There’s one song that percussionist Daryl Boudreaux made certain was on the play­list for the seventh annual “R.E.S.P.E.C.T. — A Tribute to the Queen of Soul Aretha Franklin.”

The MidAmerica Talent event is Friday and Saturday at Bunkers. Among the performers: Jamecia Bennett, Ginger Commodore, Kathleen Johnson, Germain Brooks, Rhonda Johnson, Tony Axtell, Brian Ziemniak, Troy Norton and Brian Kendrick. In addition to the greatest hits of the Queen of Soul, some of Aretha’s “hidden gems” also will be showcased. Boudreaux’s favorite was written by Jerry Leiber and Phil Spector. That’s the only clue you’re getting as I start this interview by asking the percussionist why he’s called Peach Cobbler.

 

Q: Peach Cobbler?

A: Some years back we were doing a Marvin Gaye tribute and a lady at my church had made some peach cobbler. I had it in my car. I told vocalist James Brown, who sings with Jaybee & the Routine, that I was going to cut him a slice. He never received it. That’s been an ongoing joke the past 10, 15 years. Whenever I work with MidAmerica Talent’s Jeff Taube and when he e-mails me he refers to me as Peach Cobbler. I’ll text an image of a slice of peach cobbler and say, “It’s on its way” but it never seems to arrive.

 

Q: Could you make a peach cobbler?

A: [Long pause] I know how to hire people and ask people. I’m good at that ... I [can prepare] gumbo and étouffée.

 

Q: With a name like Boudreaux, I imagine so.

A: Oh, yeaaaaah. My dad’s from a town between Lafayette and Lake Charles. When I first had étouffée, I wanted no part of it. It didn’t look like anything I was used to eating ... So one summer we were down in Louisiana and my cousins were in the kitchen, and I said, “I want to learn how to make this étouffée.” They said, “Come on.” And I’ve never forgotten. That was back in 1998.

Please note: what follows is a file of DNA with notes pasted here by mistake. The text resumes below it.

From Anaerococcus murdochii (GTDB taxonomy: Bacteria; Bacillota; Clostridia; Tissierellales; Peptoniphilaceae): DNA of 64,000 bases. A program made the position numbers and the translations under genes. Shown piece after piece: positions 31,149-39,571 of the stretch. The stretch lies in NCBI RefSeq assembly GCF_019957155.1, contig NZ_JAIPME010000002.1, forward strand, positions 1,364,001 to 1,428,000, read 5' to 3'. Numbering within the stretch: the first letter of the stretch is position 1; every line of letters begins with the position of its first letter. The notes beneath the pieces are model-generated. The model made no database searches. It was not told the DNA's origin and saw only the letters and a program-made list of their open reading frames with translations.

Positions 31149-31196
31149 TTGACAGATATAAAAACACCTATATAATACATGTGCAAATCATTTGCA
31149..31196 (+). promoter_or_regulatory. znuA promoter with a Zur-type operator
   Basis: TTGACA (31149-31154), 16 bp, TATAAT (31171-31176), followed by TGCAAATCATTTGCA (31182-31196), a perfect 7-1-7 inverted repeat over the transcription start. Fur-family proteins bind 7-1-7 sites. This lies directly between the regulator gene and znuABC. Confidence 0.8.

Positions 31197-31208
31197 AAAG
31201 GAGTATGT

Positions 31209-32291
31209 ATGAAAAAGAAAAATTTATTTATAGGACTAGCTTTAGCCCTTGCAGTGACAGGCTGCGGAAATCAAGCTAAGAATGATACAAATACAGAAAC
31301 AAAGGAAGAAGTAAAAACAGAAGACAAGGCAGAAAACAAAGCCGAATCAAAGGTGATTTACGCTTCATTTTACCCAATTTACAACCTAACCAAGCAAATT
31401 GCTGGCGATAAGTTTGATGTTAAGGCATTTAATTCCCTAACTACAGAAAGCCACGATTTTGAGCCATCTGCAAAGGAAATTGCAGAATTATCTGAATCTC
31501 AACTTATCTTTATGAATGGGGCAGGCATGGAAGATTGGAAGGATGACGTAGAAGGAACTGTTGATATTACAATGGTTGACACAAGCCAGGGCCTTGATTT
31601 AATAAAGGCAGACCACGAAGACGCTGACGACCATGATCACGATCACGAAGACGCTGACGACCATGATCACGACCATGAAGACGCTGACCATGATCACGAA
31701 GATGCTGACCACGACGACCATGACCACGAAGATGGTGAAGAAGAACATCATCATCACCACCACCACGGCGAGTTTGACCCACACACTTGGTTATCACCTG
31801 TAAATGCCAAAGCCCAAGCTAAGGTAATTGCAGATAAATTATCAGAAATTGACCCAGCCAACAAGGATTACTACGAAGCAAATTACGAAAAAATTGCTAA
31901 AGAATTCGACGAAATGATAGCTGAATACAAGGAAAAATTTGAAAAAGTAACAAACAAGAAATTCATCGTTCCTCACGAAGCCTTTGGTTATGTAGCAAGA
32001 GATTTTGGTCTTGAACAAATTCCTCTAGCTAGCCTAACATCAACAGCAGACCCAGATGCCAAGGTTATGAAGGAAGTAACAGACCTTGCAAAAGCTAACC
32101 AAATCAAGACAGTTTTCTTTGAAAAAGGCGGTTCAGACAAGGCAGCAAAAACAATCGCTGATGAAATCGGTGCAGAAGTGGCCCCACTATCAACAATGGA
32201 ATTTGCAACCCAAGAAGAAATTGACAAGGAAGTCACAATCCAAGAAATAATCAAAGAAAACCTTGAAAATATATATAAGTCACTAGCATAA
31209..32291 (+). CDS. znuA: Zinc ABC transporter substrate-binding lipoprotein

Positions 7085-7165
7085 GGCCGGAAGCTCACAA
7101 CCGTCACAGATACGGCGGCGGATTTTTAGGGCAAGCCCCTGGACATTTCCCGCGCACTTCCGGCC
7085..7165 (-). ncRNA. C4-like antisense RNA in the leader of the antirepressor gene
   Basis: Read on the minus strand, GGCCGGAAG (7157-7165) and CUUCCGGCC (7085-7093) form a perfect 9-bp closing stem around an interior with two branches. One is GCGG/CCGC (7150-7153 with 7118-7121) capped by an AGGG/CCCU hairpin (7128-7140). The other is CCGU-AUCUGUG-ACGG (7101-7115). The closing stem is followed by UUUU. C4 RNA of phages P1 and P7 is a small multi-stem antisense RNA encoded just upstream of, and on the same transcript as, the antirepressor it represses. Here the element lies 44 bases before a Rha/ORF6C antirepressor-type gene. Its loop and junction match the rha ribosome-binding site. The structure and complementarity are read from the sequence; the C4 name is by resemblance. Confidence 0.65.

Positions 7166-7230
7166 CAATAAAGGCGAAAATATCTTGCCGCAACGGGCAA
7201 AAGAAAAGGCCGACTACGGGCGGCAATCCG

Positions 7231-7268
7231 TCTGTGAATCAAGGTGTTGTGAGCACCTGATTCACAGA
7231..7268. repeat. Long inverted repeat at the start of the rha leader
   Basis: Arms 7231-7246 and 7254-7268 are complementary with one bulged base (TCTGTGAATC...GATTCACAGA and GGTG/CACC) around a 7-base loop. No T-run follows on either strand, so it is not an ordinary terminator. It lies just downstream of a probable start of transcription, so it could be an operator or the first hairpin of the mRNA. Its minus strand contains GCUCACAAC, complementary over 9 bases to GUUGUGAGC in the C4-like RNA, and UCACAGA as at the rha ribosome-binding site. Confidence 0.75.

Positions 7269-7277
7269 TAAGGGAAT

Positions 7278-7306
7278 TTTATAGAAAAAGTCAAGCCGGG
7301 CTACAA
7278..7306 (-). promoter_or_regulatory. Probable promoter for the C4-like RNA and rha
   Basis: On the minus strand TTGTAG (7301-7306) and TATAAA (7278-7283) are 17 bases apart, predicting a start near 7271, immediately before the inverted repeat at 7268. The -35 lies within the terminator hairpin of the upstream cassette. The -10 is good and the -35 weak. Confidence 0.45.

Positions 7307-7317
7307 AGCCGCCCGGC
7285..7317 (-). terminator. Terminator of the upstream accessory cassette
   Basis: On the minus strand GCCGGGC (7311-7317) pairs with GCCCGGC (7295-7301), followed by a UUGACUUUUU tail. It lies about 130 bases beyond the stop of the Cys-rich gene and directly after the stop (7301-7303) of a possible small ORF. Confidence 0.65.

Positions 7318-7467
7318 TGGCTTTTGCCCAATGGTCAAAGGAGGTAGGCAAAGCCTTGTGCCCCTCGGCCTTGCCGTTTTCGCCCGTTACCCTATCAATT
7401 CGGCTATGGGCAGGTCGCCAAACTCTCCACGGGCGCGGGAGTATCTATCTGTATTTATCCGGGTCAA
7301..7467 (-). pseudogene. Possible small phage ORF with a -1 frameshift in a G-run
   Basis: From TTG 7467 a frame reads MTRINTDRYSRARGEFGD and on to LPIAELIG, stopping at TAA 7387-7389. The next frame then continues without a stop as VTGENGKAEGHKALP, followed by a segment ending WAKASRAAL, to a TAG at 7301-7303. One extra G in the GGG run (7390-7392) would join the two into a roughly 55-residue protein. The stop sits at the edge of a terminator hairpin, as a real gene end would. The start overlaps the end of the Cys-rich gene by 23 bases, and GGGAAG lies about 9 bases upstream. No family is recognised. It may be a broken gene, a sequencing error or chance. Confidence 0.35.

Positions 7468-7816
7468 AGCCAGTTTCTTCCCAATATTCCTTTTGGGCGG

Q: I am guessing you played with Aretha?

A: No. The closest I would have come to Aretha is the Sounds of Blackness. They did something with Aretha and Luther Vandross. The band didn’t perform with Aretha, only the vocalists.

 

Q: Do you have a 9-to-5 job or do you mainly pay bills by performing?

A: I was a full-time musician. Then I got poor. [Laughter] No. Poorer ... I am working at Park Avenue United Methodist Church. I am building facilities supervisor. I’m a janitor. I got fancy with it. [Laughter]

 

Q: Hey, that’s where Prince married Mayte. You arranged that?

A: No. But we did support his family having a private celebration of life there August the year he passed. It was basically family and close friends. It was really nice. I also played. They asked that we not say anything, and we didn’t. No one knew about it until a family member posted it. We covered all the windows so there was no [view] via cameras. No press was invited. No one sitting in trees. They really did a good job of keeping it quiet. Certain documents had to be signed for privacy amongst the staff here.

 

Q: How did you know Prince?

A: We met when he moved to live with his aunt. We were like 13 years old. At that time we went to a junior high school called Bryant. We would walk to school, and after school we learned we both liked music so he would bring his guitar over, and at that time I was playing drums. We would just jam after school. In the summertime, we would come to Park Avenue Church. They had a summer program and we would play basketball and go to the camps. You know, we were kids.

 

Q: What’s your favorite Aretha Franklin song?

A: “Spanish Harlem.” Let me tell you why: percussions — congas, tambourines, shakers, drums, cowbells, the pretty sounds. It’s “Spanish Harlem,” but when we play it live we put more of a West Africa feel on it. If Yohannes Tona, who is not playing this MidAmerica show, is playing bass; when he and I get together on a song, it’s just a movement. You’ve got to move. You can’t keep your hips still. It gets in your bones.

 

C.J. can be reached at cj@startribune.com and seen on Fox 9’s “Buzz.” E-mailers, please state a subject; “Hello” does not.